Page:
We have all been there - we had a wish and we be believed that it had come true only to find that it was far from perfect. For example, we may think that we have found a great new job only to find that it had hidden flaws that we were unaware of when we first applied. The same may happen when we thought we have found a wonderful partner or our dream house. The most horrible disappointment is probably when we are being betrayed by a person we thought we could trust. In all these cases we will experience the acute pain of disappointment.
People respond differently to disappointment - some get very angry at the Universe or even God for letting this happen and others start blaming themselves for 'not thinking positively enough'; yet others go into victim mentality and lament the fact that they are somehow cursed with bad luck.
What has Buddhism to offer for this all too common problem? First of all, the Buddha did not make false promises. In fact, he made it a point that disappointment is an inevitable part of being human by saying that 'life is suffering' in his second noble truth. However, his advice did not stop at this rather dismal view. Buddhism is a religion about how to find deepest happiness. This happiness, the Buddha said, can be found by having a very realistic view that perfection cannot be achieved 'in the world'. However, we can achieve perfect happiness by refocussing onto our inner self in meditation and find a happiness from within that is so great that it can help to get over inevitable disappointments more quickly.
But this is not all. In Buddhism we are also taught that the world we see around us is the outcome of our previous thoughts and actions. So, if we are bitterly disappointed we have somewhere in the past made choices that led to this painful disillusionment. Usually, these choices have been deeply unconscious because nobody would knowingly choose a partner who would cheat on them or a boss who exploits them. It is therefore often impossible to pinpoint the exact thought or belief that led to our present problem.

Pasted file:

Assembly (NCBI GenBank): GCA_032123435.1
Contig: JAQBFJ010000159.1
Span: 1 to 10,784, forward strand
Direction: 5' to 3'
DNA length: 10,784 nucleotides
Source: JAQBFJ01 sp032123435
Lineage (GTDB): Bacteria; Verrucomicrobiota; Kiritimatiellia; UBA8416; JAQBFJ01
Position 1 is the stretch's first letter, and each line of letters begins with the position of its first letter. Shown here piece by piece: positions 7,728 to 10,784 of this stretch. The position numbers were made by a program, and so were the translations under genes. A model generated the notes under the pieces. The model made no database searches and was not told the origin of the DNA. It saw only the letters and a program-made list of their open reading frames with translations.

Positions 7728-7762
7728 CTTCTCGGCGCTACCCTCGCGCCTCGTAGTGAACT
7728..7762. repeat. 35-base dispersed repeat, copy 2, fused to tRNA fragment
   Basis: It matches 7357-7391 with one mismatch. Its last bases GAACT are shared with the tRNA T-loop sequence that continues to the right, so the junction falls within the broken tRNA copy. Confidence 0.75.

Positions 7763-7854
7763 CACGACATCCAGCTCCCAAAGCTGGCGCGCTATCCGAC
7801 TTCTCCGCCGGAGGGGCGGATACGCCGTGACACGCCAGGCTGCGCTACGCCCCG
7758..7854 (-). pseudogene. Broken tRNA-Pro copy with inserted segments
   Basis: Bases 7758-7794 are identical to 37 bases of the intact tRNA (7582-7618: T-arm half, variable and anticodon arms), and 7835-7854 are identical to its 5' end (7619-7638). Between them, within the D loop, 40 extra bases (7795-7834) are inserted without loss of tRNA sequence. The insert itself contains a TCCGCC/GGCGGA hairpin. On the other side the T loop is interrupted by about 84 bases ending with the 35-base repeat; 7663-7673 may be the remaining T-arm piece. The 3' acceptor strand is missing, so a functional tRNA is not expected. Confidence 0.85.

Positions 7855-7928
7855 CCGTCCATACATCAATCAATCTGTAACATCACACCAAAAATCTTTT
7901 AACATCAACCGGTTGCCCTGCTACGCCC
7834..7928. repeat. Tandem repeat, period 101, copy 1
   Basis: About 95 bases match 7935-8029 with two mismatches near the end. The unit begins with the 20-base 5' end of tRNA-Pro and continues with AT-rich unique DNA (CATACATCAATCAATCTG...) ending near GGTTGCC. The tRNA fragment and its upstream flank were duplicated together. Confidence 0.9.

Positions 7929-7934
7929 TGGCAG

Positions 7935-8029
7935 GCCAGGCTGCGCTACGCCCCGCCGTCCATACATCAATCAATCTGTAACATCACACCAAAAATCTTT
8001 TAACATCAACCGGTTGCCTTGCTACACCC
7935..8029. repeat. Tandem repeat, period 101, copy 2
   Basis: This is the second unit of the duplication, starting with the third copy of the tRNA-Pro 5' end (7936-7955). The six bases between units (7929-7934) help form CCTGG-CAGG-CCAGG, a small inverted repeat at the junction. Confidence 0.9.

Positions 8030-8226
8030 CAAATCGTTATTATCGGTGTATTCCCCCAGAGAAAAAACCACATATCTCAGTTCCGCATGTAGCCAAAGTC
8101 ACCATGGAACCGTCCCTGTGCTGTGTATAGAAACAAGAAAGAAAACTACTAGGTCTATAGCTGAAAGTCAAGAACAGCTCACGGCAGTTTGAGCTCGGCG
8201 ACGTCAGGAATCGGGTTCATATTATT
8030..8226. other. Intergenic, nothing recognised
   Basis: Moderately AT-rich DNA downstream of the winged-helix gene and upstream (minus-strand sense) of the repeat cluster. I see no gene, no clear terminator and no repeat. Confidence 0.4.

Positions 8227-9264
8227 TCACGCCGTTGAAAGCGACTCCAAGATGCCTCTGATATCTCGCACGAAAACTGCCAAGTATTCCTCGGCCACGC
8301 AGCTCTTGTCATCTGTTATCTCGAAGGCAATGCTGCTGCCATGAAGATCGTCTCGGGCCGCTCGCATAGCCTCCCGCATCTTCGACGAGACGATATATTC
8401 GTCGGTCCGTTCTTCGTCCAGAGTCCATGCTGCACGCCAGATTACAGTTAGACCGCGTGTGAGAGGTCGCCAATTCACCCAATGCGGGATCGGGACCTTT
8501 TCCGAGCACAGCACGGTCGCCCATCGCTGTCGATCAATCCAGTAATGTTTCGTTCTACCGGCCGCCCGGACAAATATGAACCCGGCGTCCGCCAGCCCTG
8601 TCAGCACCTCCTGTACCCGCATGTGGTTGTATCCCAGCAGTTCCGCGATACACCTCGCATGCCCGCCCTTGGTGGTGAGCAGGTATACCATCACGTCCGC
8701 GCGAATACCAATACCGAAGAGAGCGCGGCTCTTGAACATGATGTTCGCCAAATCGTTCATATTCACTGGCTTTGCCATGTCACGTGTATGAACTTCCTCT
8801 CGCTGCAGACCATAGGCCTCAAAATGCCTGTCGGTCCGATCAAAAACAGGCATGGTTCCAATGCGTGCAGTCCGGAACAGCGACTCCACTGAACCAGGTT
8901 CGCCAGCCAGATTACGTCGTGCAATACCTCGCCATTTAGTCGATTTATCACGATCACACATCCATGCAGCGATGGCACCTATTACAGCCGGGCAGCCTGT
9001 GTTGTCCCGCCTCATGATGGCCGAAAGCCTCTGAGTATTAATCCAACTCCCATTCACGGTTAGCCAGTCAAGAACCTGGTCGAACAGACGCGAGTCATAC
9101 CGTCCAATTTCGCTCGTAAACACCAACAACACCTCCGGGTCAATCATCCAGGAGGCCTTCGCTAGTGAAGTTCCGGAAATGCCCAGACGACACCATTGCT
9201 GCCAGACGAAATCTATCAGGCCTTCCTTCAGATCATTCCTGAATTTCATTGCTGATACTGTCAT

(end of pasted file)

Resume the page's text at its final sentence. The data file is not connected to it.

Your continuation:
There is however an easier way to correct the attitudes that led to our disappointment and this is to work directly with our chakras. The world that we see around us is directly linked to the state of our chakras and by changing our chakras in meditation we can radically improve our life and find far more love and happiness than we have at the moment.
Changing our chakras is easy in principle but requires patience and persistence. We simply have to visualise peace and happiness in each of our energy centres. By doing this we will achieve two things: firstly, we will feel happier in the moment and thus get over our disappointments more easily and secondly, we also start creating a world that matches the blissful state of our inner being.
To learn more about working with your chakras refer to Tara Springett's book The Five-Minute Miracle. Tara holds an M.A. in Education and has post-graduate qualifications in gestalt therapy, body awareness therapy and transpersonal therapy. She is a fully qualified and licensed psychotherapist and counselor. Tara has worked as a drugs counselor, counselor for adolescents and general psychotherapist since 1988. Tara has been a dedicated Buddhist practitioner since 1986. In 1997 she received encouragement from her Buddhist teachers to teach meditation. Tara is the author of several self-help books. She has been featured in numerous publications and has appeared on various radio and television shows in Europe and the United States. Her website is: www.taraspringett.com.